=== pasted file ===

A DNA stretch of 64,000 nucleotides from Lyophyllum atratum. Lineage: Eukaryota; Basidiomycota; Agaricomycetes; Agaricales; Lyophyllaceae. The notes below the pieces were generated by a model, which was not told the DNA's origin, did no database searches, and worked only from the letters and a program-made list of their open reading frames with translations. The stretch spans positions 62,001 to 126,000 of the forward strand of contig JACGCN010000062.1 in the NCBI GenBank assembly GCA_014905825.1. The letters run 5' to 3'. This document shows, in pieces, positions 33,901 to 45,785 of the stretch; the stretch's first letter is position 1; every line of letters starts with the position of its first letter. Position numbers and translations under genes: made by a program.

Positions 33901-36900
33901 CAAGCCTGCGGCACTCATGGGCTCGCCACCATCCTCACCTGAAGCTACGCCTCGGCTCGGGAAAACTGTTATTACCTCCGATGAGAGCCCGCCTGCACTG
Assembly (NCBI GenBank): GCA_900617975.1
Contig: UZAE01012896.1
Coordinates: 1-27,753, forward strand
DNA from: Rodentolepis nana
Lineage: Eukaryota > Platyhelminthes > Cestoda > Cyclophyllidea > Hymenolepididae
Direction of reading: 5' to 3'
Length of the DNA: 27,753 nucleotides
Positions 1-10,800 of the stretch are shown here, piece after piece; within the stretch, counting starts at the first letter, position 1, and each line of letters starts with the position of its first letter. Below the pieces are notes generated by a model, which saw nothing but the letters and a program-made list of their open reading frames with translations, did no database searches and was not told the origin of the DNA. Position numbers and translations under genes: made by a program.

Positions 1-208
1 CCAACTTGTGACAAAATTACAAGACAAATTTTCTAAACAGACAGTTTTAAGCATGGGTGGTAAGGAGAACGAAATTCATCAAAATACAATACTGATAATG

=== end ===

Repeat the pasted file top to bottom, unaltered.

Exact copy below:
A DNA stretch of 64,000 nucleotides from Lyophyllum atratum. Lineage: Eukaryota; Basidiomycota; Agaricomycetes; Agaricales; Lyophyllaceae. The notes below the pieces were generated by a model, which was not told the DNA's origin, did no database searches, and worked only from the letters and a program-made list of their open reading frames with translations. The stretch spans positions 62,001 to 126,000 of the forward strand of contig JACGCN010000062.1 in the NCBI GenBank assembly GCA_014905825.1. The letters run 5' to 3'. This document shows, in pieces, positions 33,901 to 45,785 of the stretch; the stretch's first letter is position 1; every line of letters starts with the position of its first letter. Position numbers and translations under genes: made by a program.

Positions 33901-36900
33901 CAAGCCTGCGGCACTCATGGGCTCGCCACCATCCTCACCTGAAGCTACGCCTCGGCTCGGGAAAACTGTTATTACCTCCGATGAGAGCCCGCCTGCACTG
Assembly (NCBI GenBank): GCA_900617975.1
Contig: UZAE01012896.1
Coordinates: 1-27,753, forward strand
DNA from: Rodentolepis nana
Lineage: Eukaryota > Platyhelminthes > Cestoda > Cyclophyllidea > Hymenolepididae
Direction of reading: 5' to 3'
Length of the DNA: 27,753 nucleotides
Positions 1-10,800 of the stretch are shown here, piece after piece; within the stretch, counting starts at the first letter, position 1, and each line of letters starts with the position of its first letter. Below the pieces are notes generated by a model, which saw nothing but the letters and a program-made list of their open reading frames with translations, did no database searches and was not told the origin of the DNA. Position numbers and translations under genes: made by a program.

Positions 1-208
1 CCAACTTGTGACAAAATTACAAGACAAATTTTCTAAACAGACAGTTTTAAGCATGGGTGGTAAGGAGAACGAAATTCATCAAAATACAATACTGATAATG